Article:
I’ve written a few times about the apparent unpopularity of innovators. The general gist is that people tend to favor the status quo whenever possible, so people who attempt to buck the norm are often seen as a nefarious influence.
The people who stand to gain from the innovation often don’t appreciate just how much they stand to gain, whilst those who stand to lose from it will fight tooth and nail to hang on to their stuff.
This is a basic reality that’s been known for hundreds of years now, certainly since the time of Machiavelli, who described this dichotomy in The Prince.
That’s not to say that creativity is always under-appreciated however. Indeed, some have suggested that the very nature of creativity is a fundamental part of sexual selection. A veritable peacock’s tail if you will.
It’s an interesting theory, not least I suspect for those of us who make a living in innovation of one sort or another. A recent paper has set out to explore this line of thought more deeply, and look specifically at whether there are particular types of creativity that are great for attracting a mate.
Previous studies have broken creativity down into three distinct forms:
- ornamental/aesthetic (such as art and music)
- applied/technological (such as science and engineering)
- every day/domestic (such as cooking or interior design)
Participants were first asked to rank 43 creative activities in order of their sexual attractiveness. They were then asked to complete the Raven’s Progressive Matrices Test to measure their verbal cognitive skills. At the end, they were then asked to complete a short personality test and were asked about their own creative accomplishments.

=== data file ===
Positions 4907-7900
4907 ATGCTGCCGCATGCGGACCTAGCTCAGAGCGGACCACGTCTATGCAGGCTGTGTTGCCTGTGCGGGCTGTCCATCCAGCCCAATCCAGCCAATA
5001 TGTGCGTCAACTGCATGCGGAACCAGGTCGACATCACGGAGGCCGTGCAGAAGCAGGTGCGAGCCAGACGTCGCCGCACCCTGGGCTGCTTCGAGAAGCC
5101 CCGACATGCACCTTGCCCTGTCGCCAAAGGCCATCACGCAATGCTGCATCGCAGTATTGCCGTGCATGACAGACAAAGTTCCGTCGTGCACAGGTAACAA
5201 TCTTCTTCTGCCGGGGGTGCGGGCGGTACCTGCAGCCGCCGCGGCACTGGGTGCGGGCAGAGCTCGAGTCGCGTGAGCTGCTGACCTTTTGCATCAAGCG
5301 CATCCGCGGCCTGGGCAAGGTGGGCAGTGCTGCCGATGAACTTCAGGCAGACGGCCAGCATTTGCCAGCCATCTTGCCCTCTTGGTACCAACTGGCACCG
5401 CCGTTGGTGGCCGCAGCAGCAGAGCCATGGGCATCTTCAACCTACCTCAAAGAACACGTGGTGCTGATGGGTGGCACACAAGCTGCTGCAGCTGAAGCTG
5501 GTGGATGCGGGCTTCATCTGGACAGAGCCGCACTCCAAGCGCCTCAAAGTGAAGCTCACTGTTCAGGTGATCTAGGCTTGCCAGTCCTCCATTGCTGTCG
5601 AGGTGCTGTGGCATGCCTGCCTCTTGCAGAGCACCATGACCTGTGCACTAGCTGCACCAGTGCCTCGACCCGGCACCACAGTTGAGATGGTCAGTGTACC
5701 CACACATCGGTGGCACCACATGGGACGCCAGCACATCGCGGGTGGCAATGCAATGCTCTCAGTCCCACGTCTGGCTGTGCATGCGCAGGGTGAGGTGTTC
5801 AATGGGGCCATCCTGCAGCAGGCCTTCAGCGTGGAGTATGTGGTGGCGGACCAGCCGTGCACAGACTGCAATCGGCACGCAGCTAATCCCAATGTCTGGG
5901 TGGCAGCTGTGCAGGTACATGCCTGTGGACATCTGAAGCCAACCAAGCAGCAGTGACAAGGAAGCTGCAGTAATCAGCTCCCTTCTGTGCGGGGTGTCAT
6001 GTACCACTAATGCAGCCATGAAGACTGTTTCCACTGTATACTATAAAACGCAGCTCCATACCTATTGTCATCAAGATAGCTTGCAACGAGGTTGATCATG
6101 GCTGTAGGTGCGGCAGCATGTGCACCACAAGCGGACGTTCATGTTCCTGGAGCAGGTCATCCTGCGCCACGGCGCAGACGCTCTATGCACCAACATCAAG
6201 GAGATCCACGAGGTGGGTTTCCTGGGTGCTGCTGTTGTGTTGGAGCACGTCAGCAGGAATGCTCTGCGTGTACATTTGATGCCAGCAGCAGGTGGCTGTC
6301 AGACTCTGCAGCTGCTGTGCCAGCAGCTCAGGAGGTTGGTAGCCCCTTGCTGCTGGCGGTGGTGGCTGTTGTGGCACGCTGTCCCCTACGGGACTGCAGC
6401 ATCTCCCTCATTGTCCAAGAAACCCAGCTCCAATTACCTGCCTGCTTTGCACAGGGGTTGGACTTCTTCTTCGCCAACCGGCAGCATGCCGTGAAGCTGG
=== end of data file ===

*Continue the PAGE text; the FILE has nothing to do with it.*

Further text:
The idea was to try and test for links between intelligence, personality type and the achievements of each participant, and the creative activities those people found sexiest. For instance, were some folks finding certain creative endeavors sexier than others or is a particular form universally sexy?
Not all creativity is equal
Ok, first things first, the study found that people generally found aesthetic acts most attractive. This included things like photography, poetry or (surprisingly) playing in a band.
The study suggests that this is primarily because many of those activities are themselves shaped by sex or sexual selection.
That’s not all however. When people scored highly for intellectual curiosity and had achieved creative things in tech related fields, they tended to regard similarly ‘nerdy’ activities as sexy. That includes such stereotypically un-sexy activities as making websites or writing computer code.
Interestingly, our openness to new experiences was found to be even more influential in the kind of creativity we found sexy. For instance, among male participants, it emerged that if they had achieved creative deeds in the every day domain, they’d be most attracted to mates in the aesthetic domain.
Equally interesting was that there was a negative correlation between a love of women with applied/technological creativity and general cognitive ability.
Broadly speaking, the paper supports the notion that creativity was largely formed as part of the sexual selection process, and our willingness to engage in various forms of creativity is a big part of that.
It’s interesting to see however that this attraction towards creative types is far from uniform, and actually has major roots in what we ourselves have achieved.